Excerpts from Jim Conrad's
Naturalist Newsletter

Woodcock passing by, drawing by Jim Conrad
drawing by Jim Conrad, from his book The Natchez Naturalist Newsletter

from the January 4, 2004 Newsletter issued from the woods of the Loess Hill Region a few miles east of Natchez, Mississippi, USA

After last week's mention of the American Woodcock currently at home in our Loblolly Field, Cheryl up in Michigan wrote telling me how a naturalist she had known coaxed woodcocks into flight. It's done with the "Timberdoodle dance." "Timberdoodle" is another name for the American Woodcock, at least up there. The bird also goes by the names of Pepperdoodle, Bog Sucker and Big Eye.

The dance consists of first pinching your nostrils shut with your fingers, then calling "peent." Cheryl further writes, "As you make the 'peent' sound you bend your knees, which lowers your body 1-2 feet. Then you straighten back up, rotate your body ¼ turn and repeat the 'call and dip,' allowing 10-20 seconds between each 'peent.'... After each 'peent' rotate ¼ turn before 'calling and dipping.'"

On Tuesday night, at about 5:30, just as the sky was visible but everything else lay deep in shadows, I went near where I'd seen our woodcock and "peented." I didn't bother with bending my knees, but I did pinch my nose and rotate my body somewhat between each call. After several series of calls it got so dark that I figured that any nocturnal bird by then would be busy at work, and started my return walk to camp.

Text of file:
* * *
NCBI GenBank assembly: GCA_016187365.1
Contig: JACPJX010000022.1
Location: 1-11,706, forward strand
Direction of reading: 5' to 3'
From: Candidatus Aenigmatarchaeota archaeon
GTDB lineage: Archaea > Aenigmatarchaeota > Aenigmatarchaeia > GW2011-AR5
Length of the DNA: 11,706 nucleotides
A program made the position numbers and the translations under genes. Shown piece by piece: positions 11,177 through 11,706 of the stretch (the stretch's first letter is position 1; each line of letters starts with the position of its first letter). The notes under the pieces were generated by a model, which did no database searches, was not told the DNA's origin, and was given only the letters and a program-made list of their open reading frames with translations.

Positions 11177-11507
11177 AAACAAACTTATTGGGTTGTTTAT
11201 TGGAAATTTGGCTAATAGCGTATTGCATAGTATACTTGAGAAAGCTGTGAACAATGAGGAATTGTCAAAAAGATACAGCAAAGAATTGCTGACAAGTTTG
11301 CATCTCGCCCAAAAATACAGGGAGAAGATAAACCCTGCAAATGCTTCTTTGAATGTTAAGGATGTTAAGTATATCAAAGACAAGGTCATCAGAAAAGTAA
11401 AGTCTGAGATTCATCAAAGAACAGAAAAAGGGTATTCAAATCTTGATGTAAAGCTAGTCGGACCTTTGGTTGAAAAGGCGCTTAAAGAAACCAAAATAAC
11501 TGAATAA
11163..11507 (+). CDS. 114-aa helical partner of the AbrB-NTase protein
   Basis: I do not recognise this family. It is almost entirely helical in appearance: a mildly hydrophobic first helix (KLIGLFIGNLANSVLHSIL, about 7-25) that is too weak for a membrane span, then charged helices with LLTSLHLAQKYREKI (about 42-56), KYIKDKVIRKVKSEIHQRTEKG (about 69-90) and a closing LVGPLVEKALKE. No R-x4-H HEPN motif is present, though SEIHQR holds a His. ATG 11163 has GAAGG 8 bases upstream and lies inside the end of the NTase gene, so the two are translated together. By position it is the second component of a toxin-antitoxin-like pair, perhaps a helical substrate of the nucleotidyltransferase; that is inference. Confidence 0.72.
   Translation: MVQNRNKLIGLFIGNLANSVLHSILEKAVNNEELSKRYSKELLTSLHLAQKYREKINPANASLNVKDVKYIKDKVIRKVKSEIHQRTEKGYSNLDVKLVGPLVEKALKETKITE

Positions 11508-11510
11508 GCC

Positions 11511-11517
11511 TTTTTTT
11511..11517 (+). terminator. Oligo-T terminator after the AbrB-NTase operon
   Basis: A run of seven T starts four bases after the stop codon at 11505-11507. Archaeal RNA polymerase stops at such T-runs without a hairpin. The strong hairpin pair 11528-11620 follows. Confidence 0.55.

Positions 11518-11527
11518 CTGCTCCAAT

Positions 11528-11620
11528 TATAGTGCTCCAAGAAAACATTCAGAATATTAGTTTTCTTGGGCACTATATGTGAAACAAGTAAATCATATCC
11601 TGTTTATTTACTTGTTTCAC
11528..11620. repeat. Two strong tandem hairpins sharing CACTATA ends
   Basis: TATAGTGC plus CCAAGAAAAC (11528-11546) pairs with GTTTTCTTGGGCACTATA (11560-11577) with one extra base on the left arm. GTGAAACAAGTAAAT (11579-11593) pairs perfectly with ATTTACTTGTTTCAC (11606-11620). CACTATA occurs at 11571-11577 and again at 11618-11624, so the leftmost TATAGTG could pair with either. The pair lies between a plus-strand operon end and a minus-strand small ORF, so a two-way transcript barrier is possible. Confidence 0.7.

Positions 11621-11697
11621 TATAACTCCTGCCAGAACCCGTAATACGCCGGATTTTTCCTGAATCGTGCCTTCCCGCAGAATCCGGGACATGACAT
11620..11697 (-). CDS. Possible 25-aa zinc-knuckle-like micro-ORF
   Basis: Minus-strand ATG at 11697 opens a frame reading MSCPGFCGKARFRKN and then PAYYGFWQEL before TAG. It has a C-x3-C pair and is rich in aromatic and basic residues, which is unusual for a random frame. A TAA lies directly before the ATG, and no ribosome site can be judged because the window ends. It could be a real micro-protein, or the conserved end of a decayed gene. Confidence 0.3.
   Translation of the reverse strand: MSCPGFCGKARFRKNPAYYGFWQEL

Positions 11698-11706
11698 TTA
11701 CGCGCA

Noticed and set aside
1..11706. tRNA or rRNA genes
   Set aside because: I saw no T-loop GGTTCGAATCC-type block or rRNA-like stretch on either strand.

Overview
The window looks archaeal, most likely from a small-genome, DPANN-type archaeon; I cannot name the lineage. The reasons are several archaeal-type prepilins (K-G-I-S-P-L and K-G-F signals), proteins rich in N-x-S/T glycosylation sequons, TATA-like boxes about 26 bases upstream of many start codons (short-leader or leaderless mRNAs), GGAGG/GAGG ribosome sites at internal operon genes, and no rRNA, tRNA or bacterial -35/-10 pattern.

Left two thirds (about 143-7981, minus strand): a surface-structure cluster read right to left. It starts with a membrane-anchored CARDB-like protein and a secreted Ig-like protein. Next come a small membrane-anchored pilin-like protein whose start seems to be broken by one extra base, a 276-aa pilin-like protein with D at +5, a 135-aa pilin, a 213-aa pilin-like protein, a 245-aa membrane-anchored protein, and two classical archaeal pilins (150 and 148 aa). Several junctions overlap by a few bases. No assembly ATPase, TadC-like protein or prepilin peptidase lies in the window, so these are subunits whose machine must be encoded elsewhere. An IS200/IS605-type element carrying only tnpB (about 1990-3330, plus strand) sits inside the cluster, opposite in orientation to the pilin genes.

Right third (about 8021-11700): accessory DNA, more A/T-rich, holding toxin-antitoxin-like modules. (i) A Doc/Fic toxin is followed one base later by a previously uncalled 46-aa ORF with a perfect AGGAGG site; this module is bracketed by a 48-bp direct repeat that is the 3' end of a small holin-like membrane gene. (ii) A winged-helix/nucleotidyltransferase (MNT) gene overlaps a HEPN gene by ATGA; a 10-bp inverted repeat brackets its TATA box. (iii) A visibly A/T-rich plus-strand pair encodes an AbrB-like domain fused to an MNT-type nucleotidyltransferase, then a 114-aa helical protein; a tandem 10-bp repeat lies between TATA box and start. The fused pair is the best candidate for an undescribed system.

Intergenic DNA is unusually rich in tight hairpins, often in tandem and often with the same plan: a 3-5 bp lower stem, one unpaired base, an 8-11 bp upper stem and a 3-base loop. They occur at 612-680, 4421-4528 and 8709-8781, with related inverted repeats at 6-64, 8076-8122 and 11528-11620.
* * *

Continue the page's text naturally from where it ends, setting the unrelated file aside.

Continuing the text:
But then all in less than a second I heard heavy flapping attended by a sharp whistling sound, and I looked up just in time to see an absurdly chunky- looking little being with stubby rounded wings and a long, needle-like beak, zooming past me, exactly at the level of my nose. If I had enjoyed more sense of presence than to jump backwards, throw out my arms and yell "Jeeze!" I might have been able to reach out and grab me a Timberdoodle.

I had assumed that the idea behind peenting was to encourage the courtship display, which is very complex and interesting, and which I've seen in Kentucky but not here. However, maybe you peent just to attract the bird. If that's the case, I'm not sure I'll be peenting much, at least not wearing a helmet.